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The Land of the Eternal Haze


view from San Shan Dau monastery


Roberto Weinberg





The Land of the Eternal Haze


These photos were taken from the fast train from Beijing to Weifan in Shandong Province. A few from the Jiaodong Peninsula.

haze haze
haze haze
I am like the old explorers, the leading edge of the wave of destruction,

The tip of the spear, headed to the heart of the Earth.

opening new ground for more destruction.

haze haze
Yesterday, I ate like a king and slept in my bed of golden feathers.

Today I awoke from my dreams to a world devoid of colour

My eyes wide open to human desolation

All beauty sapped under the brown haze

Burning burning burning

Covering the world,

Removing horizons and perspective

Turning colour to dust

haze haze
All land being reshaped, everything used, consumed, transformed

to satisfy human hunger.

Everything dug up, overturned, overrun, a continuous, vast building site,

new for old, new for old,

Larger, much larger for small,

haze haze
I no longer know what is the way of nature.

Hill tops flattened, rivers contained, quarries dug up, forests used up,

Sea cucumbers from Sierra Leone for lunch

Man taking everything from everywhere,

reshaping the shapeless in human form,

and burning the rest.

haze haze
Ever cleverer,

Man with his metal jaws and explosives,

eating into the hard depths of the Earth,

monotonous thumping, banging,

echoing growls through dark endless labyrinths

screaming for gold, a thousand metres below ground

accomplishing manís destiny

Ever deeper, ever more.

inside the mine
This is war for an orderly world of excesses

War for a life of plenty in the middle of a sea of destruction,

A distraught land, crying for the sun to bring light and colour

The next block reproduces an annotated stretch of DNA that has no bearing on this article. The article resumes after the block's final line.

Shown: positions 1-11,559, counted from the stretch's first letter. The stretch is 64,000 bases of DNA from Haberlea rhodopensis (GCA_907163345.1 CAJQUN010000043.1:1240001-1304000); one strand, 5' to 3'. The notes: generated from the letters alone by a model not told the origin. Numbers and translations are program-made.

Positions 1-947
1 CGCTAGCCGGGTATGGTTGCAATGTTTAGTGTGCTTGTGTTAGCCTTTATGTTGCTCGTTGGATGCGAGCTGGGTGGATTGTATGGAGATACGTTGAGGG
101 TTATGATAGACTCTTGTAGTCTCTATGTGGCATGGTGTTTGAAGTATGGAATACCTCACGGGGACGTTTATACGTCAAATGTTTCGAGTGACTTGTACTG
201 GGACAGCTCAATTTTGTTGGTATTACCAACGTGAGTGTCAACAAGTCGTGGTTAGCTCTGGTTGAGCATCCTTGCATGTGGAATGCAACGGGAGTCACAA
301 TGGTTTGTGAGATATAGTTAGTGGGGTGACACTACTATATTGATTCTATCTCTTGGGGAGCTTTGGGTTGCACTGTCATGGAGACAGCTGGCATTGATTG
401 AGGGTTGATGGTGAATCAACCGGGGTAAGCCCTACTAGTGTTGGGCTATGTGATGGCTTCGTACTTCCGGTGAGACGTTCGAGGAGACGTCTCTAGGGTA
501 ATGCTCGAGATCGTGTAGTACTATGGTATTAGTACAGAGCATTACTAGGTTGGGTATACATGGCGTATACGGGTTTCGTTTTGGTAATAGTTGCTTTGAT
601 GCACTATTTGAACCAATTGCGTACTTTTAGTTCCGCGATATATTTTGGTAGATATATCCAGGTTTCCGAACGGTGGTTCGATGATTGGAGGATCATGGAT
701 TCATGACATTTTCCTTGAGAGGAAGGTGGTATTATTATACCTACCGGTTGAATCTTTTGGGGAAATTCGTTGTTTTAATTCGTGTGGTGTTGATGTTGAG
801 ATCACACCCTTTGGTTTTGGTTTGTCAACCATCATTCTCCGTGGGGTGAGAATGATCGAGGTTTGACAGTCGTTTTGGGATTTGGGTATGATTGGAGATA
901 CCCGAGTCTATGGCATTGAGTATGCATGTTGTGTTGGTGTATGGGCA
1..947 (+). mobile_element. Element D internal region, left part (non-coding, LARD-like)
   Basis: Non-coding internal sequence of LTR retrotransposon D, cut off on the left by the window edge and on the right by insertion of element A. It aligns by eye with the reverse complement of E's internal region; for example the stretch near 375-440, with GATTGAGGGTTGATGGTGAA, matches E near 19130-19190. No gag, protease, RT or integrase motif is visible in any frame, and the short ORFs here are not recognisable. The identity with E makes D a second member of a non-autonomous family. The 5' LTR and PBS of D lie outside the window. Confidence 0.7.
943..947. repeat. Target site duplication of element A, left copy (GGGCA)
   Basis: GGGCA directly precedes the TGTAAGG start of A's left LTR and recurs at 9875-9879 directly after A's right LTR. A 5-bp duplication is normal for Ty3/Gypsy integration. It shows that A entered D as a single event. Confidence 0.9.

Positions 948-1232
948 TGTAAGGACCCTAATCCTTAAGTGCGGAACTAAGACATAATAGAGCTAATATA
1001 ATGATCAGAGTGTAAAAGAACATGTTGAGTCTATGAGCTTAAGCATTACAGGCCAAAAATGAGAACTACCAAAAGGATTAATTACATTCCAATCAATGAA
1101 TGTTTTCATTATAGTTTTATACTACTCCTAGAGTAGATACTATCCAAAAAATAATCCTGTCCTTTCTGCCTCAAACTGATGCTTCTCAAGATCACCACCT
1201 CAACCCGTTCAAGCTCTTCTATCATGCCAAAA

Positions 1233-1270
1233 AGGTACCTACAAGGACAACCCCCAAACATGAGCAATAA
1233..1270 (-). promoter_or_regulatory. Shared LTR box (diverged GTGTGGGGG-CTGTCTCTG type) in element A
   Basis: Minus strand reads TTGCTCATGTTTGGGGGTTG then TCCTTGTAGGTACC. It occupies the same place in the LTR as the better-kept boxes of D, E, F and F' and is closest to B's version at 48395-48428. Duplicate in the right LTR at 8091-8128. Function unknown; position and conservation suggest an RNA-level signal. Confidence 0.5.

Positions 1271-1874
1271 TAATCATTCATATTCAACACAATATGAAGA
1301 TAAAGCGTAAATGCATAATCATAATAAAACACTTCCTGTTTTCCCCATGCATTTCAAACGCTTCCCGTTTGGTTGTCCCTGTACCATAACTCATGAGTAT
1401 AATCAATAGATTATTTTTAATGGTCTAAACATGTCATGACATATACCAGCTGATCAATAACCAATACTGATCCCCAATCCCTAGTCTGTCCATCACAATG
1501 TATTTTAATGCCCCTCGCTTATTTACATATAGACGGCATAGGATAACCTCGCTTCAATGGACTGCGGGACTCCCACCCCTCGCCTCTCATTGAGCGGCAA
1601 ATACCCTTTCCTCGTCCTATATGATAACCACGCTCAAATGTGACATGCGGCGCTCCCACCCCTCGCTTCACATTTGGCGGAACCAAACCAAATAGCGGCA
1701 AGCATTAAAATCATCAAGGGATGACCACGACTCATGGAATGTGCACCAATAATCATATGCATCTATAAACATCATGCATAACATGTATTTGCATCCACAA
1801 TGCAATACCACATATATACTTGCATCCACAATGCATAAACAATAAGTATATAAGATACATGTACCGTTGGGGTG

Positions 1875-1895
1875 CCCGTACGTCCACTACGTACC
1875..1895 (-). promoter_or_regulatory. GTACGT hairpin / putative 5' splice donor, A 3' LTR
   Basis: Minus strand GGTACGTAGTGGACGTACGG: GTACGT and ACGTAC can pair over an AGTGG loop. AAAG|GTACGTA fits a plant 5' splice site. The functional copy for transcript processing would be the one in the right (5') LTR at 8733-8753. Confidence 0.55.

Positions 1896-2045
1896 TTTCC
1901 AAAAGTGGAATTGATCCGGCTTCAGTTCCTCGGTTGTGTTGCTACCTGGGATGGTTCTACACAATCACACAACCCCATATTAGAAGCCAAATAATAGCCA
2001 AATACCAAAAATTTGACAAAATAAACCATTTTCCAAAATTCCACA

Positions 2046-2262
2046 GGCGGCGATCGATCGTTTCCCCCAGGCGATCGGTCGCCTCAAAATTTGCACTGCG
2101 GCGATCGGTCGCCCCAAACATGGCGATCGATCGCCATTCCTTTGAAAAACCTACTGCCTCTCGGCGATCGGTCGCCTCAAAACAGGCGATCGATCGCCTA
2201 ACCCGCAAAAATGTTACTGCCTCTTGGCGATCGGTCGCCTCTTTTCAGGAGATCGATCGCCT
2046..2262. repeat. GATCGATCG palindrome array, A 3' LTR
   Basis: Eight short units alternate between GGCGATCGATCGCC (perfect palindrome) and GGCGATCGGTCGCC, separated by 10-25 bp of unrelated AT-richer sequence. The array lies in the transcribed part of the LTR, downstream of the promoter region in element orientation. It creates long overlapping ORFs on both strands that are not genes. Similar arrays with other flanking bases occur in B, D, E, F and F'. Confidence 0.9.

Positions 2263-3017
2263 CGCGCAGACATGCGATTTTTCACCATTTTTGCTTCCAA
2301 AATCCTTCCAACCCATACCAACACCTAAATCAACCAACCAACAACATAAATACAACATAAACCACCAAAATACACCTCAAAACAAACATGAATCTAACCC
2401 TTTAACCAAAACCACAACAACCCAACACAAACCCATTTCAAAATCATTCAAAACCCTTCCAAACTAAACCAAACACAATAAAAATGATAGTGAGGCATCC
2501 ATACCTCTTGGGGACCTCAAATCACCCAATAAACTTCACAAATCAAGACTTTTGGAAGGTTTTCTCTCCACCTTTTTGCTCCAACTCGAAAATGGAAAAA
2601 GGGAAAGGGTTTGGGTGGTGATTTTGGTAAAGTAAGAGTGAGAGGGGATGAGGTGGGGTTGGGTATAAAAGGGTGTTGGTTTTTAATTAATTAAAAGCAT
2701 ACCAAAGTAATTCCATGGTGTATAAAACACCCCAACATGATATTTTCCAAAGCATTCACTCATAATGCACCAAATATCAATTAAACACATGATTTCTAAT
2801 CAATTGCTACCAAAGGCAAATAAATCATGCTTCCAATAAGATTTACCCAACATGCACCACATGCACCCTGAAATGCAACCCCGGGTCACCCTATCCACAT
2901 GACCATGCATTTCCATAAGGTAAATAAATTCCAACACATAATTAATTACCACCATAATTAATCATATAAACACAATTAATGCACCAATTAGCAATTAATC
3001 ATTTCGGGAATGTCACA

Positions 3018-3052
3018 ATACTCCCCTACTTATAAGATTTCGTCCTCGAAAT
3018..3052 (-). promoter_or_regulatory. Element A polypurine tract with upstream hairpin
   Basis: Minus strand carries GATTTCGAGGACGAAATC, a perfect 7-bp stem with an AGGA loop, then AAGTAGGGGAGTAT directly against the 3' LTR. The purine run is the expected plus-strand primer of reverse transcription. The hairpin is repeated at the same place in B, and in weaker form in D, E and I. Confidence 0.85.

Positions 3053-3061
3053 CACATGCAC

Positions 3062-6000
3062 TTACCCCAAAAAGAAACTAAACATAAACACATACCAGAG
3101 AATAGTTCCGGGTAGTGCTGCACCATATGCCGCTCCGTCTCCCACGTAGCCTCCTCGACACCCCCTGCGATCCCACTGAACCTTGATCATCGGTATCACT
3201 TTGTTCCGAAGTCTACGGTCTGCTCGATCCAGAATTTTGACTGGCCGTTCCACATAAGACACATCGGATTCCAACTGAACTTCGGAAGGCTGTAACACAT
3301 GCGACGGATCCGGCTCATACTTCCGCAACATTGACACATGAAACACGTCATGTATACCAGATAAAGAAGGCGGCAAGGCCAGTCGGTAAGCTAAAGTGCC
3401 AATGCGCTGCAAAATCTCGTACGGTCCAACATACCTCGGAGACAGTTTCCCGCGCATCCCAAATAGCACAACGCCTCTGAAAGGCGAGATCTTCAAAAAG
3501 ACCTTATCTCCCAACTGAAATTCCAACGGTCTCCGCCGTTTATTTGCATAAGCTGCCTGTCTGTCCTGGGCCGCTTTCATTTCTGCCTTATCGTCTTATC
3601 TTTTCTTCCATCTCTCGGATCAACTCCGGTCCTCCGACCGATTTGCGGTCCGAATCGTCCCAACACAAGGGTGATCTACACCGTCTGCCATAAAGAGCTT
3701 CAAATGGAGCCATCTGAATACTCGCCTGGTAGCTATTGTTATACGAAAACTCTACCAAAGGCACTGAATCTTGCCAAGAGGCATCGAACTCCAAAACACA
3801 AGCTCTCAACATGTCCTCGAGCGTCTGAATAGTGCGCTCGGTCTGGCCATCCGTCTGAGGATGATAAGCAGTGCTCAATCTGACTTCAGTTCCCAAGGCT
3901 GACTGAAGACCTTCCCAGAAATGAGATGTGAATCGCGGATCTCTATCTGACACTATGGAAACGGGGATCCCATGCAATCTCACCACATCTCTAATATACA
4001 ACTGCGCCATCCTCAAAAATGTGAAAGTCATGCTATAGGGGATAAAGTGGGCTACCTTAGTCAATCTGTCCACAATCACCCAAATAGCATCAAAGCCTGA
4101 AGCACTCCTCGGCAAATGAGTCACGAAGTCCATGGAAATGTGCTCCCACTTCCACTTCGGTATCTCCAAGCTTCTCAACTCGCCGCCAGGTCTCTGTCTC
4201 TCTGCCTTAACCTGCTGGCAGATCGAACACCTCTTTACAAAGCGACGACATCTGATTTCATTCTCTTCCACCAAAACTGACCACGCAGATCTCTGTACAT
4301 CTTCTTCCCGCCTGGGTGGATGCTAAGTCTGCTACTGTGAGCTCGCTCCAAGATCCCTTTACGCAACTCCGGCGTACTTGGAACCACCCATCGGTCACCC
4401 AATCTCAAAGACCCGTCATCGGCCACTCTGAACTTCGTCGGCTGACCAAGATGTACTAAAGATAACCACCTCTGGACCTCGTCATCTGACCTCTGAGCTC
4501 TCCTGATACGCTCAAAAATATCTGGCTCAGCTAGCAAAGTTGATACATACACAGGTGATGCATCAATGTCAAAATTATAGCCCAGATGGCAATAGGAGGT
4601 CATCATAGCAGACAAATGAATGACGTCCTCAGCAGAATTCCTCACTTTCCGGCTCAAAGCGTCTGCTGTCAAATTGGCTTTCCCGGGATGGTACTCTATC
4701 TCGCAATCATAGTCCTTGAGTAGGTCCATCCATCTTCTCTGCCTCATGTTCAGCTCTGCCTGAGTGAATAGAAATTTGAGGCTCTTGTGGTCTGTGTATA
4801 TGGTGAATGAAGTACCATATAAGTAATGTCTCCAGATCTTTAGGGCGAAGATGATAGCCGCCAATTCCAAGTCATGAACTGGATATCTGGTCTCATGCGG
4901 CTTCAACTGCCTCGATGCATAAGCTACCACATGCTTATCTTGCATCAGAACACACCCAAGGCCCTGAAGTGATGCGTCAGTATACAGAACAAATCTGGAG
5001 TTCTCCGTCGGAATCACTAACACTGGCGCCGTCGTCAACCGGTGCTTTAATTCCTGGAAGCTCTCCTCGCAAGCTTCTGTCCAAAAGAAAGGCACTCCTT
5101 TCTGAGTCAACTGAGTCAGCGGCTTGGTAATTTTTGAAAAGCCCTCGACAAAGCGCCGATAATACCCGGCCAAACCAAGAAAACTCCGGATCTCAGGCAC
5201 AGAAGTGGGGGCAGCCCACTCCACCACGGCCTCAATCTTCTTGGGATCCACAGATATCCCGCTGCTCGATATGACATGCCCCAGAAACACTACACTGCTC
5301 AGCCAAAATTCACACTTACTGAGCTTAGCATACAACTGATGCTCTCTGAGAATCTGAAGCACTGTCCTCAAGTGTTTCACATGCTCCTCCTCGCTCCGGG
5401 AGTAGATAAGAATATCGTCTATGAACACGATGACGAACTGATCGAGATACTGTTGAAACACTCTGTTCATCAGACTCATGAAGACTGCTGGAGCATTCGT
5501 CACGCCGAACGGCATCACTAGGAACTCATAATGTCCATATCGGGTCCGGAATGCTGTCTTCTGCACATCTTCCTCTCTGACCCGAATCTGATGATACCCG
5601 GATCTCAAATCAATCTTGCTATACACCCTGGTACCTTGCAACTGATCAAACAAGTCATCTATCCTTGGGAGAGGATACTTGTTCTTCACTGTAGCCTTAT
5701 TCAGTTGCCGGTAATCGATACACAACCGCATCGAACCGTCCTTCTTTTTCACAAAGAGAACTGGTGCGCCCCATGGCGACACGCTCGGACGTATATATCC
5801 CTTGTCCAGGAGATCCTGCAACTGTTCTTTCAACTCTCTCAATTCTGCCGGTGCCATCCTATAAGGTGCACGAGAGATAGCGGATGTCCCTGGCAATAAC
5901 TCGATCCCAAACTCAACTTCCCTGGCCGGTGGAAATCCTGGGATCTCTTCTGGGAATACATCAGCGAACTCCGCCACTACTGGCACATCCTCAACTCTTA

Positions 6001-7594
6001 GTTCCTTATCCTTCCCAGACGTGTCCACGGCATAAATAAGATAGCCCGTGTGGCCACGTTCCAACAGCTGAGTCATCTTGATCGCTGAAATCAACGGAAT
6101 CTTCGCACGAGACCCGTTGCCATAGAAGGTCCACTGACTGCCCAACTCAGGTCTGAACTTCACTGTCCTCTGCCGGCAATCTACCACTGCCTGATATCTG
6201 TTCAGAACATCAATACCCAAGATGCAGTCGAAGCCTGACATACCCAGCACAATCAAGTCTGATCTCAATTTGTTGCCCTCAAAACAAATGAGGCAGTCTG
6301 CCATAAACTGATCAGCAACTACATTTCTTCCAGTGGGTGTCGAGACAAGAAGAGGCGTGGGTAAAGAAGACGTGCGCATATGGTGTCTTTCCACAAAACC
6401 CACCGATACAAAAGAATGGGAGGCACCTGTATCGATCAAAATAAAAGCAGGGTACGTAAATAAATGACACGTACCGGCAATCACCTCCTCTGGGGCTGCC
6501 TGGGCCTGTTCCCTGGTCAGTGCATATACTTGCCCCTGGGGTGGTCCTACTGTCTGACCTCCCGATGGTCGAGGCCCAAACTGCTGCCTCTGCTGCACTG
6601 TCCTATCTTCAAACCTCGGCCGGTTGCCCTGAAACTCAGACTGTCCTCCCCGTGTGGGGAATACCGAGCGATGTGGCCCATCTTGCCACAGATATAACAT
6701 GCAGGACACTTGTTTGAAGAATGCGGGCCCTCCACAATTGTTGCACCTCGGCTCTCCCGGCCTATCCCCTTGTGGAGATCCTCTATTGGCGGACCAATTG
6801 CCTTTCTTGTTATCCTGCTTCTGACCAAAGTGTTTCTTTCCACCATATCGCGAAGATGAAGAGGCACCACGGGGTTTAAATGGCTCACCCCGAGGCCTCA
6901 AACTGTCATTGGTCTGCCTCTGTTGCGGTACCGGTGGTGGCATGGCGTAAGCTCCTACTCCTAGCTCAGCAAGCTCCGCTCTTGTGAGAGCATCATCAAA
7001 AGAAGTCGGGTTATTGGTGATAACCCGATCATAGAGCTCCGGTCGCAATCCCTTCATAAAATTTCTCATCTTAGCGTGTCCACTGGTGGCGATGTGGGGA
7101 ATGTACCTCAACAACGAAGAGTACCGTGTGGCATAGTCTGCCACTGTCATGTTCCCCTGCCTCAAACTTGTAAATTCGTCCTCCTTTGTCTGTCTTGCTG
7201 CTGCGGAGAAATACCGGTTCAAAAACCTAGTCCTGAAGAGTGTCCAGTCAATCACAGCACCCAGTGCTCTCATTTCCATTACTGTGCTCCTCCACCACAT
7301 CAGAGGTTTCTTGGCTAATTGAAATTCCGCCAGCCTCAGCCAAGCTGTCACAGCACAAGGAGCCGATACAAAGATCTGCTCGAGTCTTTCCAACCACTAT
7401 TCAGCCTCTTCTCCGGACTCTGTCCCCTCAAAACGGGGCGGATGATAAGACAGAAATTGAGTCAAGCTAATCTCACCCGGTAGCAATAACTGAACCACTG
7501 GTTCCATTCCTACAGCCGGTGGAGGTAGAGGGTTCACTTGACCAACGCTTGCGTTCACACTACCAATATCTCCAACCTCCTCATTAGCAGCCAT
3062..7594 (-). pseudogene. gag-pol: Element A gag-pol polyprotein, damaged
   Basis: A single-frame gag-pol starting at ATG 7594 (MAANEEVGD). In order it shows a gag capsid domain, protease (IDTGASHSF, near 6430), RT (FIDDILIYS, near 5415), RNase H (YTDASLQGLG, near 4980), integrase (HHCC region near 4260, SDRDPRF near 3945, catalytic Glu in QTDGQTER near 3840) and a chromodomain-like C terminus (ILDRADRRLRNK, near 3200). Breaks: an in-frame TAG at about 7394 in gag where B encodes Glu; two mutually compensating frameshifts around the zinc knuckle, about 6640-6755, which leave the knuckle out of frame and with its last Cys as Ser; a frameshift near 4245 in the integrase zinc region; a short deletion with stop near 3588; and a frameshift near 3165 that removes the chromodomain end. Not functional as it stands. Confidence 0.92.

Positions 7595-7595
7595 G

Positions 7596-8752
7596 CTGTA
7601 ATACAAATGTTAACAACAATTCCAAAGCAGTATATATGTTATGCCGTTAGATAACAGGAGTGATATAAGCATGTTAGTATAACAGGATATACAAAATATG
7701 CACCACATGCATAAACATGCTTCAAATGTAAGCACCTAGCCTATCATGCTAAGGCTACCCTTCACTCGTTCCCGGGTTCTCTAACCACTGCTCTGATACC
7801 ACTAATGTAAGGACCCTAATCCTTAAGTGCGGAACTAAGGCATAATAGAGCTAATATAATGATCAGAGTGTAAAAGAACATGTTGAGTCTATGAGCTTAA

But forever covered by this infernal grey blanket.

The red sun, powerless, veiled by this funereal haze

The sun diminished to a small red bulb, watches human commotion through the haze,

The sun obfuscated by this eternal grey, life-sapping light

that pervades human prowess.

factory San Shan Dao
Ling Long gold mine area
sun set
Sun set at Laizhou


Thick haze blown off the Eastern coast of China, over Bo Hai Bay and Yellow Sea. The haze likely results from urban and industrial pollution.


Joseph Kahn and Jim Yardley of the New York Times filed a report on August 26, 2007 about China's pollution problem: "Environmental degradation is now so severe, with such stark domestic and international repercussions, that pollution poses not only a major long-term burden on the Chinese public but also an acute political challenge to the ruling Communist Party." Main points from the report included:[2]


1. According to the Chinese Ministry of Health, industrial pollution has made cancer China's leading cause of death.

2. Every year, ambient air pollution alone killed hundreds of thousands of citizens.

3. 500 million people in China are without safe and clean drinking water.

4. Only 1% of the country's 560 million city dwellers breathe air considered safe by the European Union, because all the China's major cities are constantly covered in a "toxic gray shroud". Before and during the 2008 Summer Olympics, Beijing was "frantically searching for a magic formula, a meteorological deus ex machina, to clear its skies for the 2008 Olympics."

5. Lead poisoning or other types of local pollution continue to kill many Chinese children.

6. A large section of the ocean is without marine life because of massive algal blooms caused by the high nutrients in the water.

7. The pollution has spread internationally: sulfur dioxide and nitrogen oxides fall as acid rain on Seoul, South Korea, and Tokyo; and according to the Journal of Geophysical Research, the pollution even reaches Los Angeles in the USA.

8. The Chinese Academy of Environmental Planning in 2003 had an internal and unpublished report which estimated that 300,000 people die each year from ambient air pollution, mostly of heart disease and lung cancer.

9. Chinese environmental experts in 2005 issued another report, estimating that annual premature deaths attributable to outdoor air pollution were likely to reach 380,000 in 2010 and 550,000 in 2020.

10. A 2007 World Bank report concluded "...outdoor air pollution was already causing 350,000 to 400,000 premature deaths a year. Indoor pollution contributed to the deaths of an additional 300,000 people, while 60,000 died from diarrhea, bladder and stomach cancer and other diseases that can be caused by water-borne pollution." World Bank officials said "China's environmental agency insisted that the health statistics be removed from the published version of the report, citing the possible impact on 'social stability'".

Update from The Economist 2015: "Michael Greenstone of Chicago University has led research into pollution affecting lifespans in China... The lives of northern Chinese, he found are 5.5 years shorter ob average because of air pollution".